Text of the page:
Company AGMs are usually, well, boring. Occasionally they’re love-ins (when the company concerned is hugely successful). Occasionally they’re snipe-fests (when shareholders are moaning about executive pay like at BP or yet another disappointing year and “not enough simple classics” like at M&S).
But at other times they actually turn into something worthwhile with a) interesting news and/or b) some good announcements. Yesterday, Inditex’s AGM did both.
The wildly successful retailer’s annual get-together saw chairman and CEO Pablo Isla unveiling a number of strategic initiatives.
Firstly, it was all about mobile payment. In Spain, the company is going to allow its customers to pay for goods in-store either via its brand apps or its in-house developed application, InWallet.
OK, I can see the drawback there if you don’t happen to be in Spain but I’m sure that where the company’s home country leads, the rest will follow, soon-ish.
It also means customers can get electronic receipts, which is a bit of a pain if you’re self-employed and need to print out a paper receipt for your accountant on your dodgy home printer. But I suppose it will save a lot of time, paper and ink in general).
The new service has been designed to enhance the shopping experience and aims to significantly simplify the purchase and returns process. Customers can activate the service directly from the online apps, adding the payment cards they want to use on the account in a safe and secure way.
Next up, Isla also presented the next phase of Inditex’s 2016-2020 Environmental Strategy Plan, which sees the launch of an ambitious recycling programme to enable the free collection of customer’s unwanted clothing when shopping online. The company said it’s committing to sustainability in all phases of the product cycle.
What does that mean in practice? Launching in Madrid in September, star brand Zara’s customers will be able to take advantage of free at-home collection of used ‘end-of-life’ clothing when their online orders are delivered. The initiative is being conducted in a deal with charity Cáritas and transportation firm Seur and should roll out to the rest of Spain (assuming it’s seen as successful). Again, let’s hope it moves beyond Spain at some point soon.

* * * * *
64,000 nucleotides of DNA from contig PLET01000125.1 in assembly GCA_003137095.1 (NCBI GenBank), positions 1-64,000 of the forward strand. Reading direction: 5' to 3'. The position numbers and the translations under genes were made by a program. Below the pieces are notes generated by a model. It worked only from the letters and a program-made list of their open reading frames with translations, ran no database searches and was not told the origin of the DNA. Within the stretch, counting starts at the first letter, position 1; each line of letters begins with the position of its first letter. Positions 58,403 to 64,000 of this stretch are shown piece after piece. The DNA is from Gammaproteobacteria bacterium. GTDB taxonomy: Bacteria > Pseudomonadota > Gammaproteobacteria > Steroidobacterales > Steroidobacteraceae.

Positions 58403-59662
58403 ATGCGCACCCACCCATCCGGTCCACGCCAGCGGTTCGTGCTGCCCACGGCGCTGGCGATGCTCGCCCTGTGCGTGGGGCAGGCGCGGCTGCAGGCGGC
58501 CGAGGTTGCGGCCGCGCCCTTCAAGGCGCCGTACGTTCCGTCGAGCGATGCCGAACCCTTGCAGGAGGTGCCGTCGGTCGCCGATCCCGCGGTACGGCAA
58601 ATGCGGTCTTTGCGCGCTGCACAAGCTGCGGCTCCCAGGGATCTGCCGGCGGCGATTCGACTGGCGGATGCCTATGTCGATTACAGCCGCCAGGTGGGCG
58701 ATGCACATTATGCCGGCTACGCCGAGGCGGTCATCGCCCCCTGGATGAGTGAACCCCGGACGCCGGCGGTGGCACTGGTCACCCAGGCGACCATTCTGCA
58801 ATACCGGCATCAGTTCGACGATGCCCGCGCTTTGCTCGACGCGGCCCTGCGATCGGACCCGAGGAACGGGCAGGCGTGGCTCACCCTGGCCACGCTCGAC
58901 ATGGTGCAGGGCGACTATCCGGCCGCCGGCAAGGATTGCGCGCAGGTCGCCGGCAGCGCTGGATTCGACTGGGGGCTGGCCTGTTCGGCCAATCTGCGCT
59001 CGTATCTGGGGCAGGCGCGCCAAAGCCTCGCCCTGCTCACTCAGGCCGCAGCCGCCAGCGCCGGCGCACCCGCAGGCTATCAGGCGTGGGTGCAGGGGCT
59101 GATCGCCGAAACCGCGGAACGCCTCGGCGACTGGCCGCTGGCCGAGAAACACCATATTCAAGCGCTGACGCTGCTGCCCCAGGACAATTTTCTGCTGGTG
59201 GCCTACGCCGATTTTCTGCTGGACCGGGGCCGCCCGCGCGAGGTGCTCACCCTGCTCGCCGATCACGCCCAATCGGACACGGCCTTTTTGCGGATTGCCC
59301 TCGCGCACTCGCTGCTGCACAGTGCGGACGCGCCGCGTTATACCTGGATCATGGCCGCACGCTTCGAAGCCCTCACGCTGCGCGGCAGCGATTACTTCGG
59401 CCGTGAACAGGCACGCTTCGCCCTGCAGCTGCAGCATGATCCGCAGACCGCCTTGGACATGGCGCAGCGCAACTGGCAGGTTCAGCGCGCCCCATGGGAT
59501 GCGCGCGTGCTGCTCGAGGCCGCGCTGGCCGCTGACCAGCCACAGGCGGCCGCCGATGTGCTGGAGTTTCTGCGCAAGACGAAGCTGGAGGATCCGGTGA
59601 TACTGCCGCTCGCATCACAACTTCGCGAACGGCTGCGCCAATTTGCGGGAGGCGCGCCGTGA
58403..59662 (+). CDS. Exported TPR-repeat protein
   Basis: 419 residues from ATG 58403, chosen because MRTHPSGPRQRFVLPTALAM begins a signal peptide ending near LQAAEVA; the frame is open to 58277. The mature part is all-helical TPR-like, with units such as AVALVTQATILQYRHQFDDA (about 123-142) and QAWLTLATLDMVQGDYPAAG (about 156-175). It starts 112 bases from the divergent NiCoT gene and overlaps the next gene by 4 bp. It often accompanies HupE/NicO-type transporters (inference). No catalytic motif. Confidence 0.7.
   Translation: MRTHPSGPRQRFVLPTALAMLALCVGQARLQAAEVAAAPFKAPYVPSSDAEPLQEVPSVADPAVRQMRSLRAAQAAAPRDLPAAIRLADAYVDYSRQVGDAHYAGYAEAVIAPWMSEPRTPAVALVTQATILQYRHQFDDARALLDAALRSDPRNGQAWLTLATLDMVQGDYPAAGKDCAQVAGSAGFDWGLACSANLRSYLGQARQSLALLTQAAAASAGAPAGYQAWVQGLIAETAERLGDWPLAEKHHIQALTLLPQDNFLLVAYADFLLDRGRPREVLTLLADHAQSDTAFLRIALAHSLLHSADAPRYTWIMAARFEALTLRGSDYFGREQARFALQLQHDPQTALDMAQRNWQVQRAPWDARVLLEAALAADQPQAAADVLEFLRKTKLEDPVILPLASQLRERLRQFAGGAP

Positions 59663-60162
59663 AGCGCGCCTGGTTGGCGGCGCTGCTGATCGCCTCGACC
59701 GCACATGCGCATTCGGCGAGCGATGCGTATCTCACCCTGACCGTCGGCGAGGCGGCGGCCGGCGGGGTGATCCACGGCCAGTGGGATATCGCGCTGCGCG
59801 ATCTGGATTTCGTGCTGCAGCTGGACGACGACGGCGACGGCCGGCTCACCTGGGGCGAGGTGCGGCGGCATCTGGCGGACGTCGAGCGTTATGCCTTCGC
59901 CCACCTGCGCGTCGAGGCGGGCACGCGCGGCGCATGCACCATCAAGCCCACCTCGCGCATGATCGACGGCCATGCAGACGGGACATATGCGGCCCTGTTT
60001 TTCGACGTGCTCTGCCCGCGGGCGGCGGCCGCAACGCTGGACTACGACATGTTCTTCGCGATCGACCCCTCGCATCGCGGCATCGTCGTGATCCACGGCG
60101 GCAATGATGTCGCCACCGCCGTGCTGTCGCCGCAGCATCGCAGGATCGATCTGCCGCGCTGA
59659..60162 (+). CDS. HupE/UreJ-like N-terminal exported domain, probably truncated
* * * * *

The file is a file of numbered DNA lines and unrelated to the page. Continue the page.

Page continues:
There will also be up to 2,000 clothes collection containers installed in several Spanish cities while Zara will continue installing containers in its physical stores. By September, all Zara stores in Spain will have a container for recycling.
“The charity will sort the clothing to further the garment’s life through its distribution channels or allow for recycling for the development of new textile raw materials,” Inditex said, adding that it’s giving the charity €3.5m over two years to modernise its garment sorting and treatment plants.
And to add to this, Inditex has signed an exclusive deal with fibre supplier Lenzing for the production of “premium textile raw materials” made from the fabric waste Inditex generates. To start, it will provide Lenzing with around 500 tons of textile waste, that figure rising to 3,000 tons in a few years and allowing Lenzing to make around 48m new garments.
Any more? Yep. Index will support research into recycling and fibre tech alongside MIT and certain Spanish universities.
The company, which made profits approaching €3bn last year from its 7,000-plus stores in 88 countries, is such a major player in the industry that initiatives around mobile payment and sustainability really can make an impact.
Only last week, as was named by Greenpeace as top dog on its Detox Catwalk 2016 list that rates clothing industry players with standard-setting practices in their use of sustainable chemical products. Greenpeace said Inditex has ‘avant-garde’ status “with the safest and most environmentally-responsible production chains.” Tick, VG.